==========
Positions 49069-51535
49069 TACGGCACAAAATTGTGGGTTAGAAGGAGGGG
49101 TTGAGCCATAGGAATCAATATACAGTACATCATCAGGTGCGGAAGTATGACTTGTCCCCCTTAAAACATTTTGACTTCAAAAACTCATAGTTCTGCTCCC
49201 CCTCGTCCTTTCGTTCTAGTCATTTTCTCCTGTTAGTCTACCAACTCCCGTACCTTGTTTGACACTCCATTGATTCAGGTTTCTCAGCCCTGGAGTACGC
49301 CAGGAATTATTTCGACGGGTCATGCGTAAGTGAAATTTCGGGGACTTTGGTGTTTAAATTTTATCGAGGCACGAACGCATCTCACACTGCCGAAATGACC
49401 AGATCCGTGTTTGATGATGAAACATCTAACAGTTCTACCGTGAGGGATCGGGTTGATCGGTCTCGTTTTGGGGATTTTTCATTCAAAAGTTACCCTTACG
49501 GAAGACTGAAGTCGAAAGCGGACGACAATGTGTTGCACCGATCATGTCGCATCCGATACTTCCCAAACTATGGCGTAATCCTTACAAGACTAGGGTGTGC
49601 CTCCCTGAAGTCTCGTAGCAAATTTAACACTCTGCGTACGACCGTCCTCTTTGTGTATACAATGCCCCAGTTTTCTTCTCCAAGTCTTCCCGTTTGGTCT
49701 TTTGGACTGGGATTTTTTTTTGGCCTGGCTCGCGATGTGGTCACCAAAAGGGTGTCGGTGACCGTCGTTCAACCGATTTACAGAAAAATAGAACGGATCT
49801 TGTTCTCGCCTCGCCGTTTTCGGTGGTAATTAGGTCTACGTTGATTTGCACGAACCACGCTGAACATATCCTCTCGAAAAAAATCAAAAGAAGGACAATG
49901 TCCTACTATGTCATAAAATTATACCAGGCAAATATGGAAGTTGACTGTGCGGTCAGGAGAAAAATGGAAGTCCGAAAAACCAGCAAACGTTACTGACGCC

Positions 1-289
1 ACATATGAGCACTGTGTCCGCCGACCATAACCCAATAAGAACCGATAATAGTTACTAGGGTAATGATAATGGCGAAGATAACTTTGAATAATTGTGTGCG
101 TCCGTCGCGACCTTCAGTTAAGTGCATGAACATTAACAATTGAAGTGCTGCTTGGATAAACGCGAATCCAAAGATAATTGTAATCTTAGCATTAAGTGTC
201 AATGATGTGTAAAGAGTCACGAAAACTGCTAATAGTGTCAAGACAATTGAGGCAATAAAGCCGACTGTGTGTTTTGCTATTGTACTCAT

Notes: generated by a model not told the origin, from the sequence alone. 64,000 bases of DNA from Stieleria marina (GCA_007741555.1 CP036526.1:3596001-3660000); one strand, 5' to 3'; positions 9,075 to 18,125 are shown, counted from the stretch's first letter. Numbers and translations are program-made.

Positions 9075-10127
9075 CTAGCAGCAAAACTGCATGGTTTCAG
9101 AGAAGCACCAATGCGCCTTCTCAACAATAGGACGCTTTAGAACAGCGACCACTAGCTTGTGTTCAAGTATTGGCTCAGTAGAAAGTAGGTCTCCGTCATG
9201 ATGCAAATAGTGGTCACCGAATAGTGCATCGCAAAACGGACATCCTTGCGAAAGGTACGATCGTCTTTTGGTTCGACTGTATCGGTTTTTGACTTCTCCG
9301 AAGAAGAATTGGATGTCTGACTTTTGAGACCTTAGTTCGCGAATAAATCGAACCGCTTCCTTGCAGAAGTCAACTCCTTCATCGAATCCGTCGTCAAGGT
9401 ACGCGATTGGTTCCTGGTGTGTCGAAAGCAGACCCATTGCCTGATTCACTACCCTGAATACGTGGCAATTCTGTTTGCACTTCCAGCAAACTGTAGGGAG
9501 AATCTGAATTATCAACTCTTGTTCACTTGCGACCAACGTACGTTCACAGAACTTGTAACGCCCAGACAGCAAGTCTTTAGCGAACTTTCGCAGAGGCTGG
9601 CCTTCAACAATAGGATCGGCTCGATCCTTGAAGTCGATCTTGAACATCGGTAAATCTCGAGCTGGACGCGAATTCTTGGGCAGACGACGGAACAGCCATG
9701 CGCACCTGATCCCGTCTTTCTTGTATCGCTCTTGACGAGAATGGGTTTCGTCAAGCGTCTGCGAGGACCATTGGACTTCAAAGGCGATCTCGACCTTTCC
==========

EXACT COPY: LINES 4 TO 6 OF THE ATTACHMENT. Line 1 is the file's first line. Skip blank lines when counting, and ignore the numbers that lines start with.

49201 CCTCGTCCTTTCGTTCTAGTCATTTTCTCCTGTTAGTCTACCAACTCCCGTACCTTGTTTGACACTCCATTGATTCAGGTTTCTCAGCCCTGGAGTACGC
49301 CAGGAATTATTTCGACGGGTCATGCGTAAGTGAAATTTCGGGGACTTTGGTGTTTAAATTTTATCGAGGCACGAACGCATCTCACACTGCCGAAATGACC
49401 AGATCCGTGTTTGATGATGAAACATCTAACAGTTCTACCGTGAGGGATCGGGTTGATCGGTCTCGTTTTGGGGATTTTTCATTCAAAAGTTACCCTTACG